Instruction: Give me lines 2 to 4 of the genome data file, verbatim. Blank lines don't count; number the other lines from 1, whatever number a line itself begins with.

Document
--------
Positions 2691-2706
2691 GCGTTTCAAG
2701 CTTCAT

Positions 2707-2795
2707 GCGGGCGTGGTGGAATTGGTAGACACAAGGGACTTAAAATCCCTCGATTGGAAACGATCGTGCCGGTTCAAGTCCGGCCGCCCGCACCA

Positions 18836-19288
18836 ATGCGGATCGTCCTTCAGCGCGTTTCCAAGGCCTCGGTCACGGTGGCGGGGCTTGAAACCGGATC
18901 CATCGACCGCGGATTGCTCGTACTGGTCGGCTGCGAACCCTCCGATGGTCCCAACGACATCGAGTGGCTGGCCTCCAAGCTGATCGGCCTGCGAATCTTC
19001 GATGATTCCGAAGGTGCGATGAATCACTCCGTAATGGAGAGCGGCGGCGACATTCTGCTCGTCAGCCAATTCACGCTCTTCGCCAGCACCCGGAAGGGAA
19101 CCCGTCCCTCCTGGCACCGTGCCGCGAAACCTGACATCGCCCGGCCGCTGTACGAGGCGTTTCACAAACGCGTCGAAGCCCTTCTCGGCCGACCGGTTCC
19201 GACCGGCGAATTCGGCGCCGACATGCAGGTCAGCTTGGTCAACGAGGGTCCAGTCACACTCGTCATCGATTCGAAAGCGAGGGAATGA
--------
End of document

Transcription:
2691 GCGTTTCAAG
2701 CTTCAT

Positions 2707-2795